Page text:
“The landscape for treatment of lupus is a bit bleak,” says Fotios Koumpouras, MD, a rheumatologist and director of the Lupus Program at Yale Medicine. “A multitude of drugs have failed in the last 10 to 15 years. Most of the drugs we use are being repurposed from other conditions and are not unique to lupus. Many of them can’t be used during pregnancy, which is a problem because lupus mostly affects young women. All of these issues create the impetus to find new and more effective therapies.”
This is why he’s exploring a candidate for a new lupus treatment option: a molecule with a cannabinoid template structure that binds to cannabinoid receptors, the same receptors involved in the chemicals found in the marijuana plant.
What is CBD?
CBD is a form of cannabinoid called “cannabidiol.” Cannabinoids are a type of chemical that binds to CB1 and CB2 receptors found throughout the body. CB1 receptors are mostly located in the nervous system, connective tissues, gonads, glands, and organs; CB2 receptors are primarily found in the immune system, along with the spleen, liver, heart, kidneys, bones, blood vessels, lymph cells, endocrine glands, and reproductive organs. (Collectively this is called the endocannabinoid system.)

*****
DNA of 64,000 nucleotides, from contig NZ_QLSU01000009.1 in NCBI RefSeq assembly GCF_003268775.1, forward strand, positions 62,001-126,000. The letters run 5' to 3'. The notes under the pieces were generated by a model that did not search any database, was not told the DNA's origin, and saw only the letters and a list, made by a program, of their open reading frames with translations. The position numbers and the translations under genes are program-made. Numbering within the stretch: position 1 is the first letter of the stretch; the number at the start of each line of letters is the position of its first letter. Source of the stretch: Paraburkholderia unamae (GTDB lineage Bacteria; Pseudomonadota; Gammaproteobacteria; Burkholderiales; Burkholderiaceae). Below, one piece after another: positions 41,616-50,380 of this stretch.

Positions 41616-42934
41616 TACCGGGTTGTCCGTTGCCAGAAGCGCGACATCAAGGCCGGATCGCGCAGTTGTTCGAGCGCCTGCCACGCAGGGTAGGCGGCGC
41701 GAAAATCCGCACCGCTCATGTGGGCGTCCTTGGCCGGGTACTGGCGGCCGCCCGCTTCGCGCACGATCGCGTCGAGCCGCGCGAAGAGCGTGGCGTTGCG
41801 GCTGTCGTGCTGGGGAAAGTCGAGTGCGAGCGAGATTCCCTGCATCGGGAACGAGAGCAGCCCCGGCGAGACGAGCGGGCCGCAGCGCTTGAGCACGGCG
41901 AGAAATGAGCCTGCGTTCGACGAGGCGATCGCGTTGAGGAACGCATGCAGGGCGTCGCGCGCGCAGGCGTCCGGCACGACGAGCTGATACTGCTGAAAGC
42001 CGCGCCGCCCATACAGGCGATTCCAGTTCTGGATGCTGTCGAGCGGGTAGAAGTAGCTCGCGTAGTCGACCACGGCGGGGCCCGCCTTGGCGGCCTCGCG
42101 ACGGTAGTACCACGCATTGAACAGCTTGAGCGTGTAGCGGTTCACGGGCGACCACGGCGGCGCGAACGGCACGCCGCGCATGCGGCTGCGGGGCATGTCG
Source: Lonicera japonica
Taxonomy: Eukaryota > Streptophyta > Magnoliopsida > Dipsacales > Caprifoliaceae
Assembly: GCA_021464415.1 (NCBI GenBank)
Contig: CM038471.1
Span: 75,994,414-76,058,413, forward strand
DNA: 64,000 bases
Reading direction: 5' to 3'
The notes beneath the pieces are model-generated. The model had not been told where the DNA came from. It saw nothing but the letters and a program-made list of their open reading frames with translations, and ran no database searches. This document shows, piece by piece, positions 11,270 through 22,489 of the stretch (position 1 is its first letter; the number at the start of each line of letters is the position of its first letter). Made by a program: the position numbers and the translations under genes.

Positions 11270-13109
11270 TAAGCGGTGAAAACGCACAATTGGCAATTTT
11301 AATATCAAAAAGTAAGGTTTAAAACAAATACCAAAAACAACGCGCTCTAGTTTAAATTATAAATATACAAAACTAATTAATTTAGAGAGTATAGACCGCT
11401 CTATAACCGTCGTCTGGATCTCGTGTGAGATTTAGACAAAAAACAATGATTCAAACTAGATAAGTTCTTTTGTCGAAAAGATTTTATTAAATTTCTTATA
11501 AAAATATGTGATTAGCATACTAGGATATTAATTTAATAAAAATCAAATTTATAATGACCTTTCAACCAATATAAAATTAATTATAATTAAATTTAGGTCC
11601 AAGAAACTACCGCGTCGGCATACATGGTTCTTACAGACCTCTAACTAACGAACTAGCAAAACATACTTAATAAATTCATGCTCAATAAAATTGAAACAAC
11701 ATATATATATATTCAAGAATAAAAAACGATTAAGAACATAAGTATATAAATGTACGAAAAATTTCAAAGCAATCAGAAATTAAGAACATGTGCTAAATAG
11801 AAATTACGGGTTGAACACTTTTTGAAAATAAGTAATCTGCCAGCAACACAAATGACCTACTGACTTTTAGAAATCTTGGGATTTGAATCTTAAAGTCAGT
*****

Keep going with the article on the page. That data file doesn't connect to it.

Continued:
What these cannabinoids do when they bind to the receptors depends on which receptor is activated, and thus can produce effects ranging from the firing of neurotransmitters (the chemical messengers sent from the brain to the rest of the body) that alter mood, to reducing inflammation and promoting digestion.
So, our bodies have their own endocannabinoid system, but cannabinoids can also be found in nature, most abundantly in the marijuana plant. The two most well-known types of cannabinoids in the marijuana plant are THC (tetrahydrocannabinol) and CBD (cannabidiol). THC binds to both the CB1 and CB2 receptors, but the CB1 receptor seems to be responsible for many of the well-known psychoactive effects of marijuana, such as euphoria, increased heart rate, slower reaction times, and red eyes. CB2 receptor binding results in the production of a series of proteins that reduce inflammation. (These proteins are called “resolvins” because they appear to resolve inflammation.) The pharmacology of CBD at cannabinoid receptors is complex and highly variable, but CBD has been shown to activate the endocannabinoid system.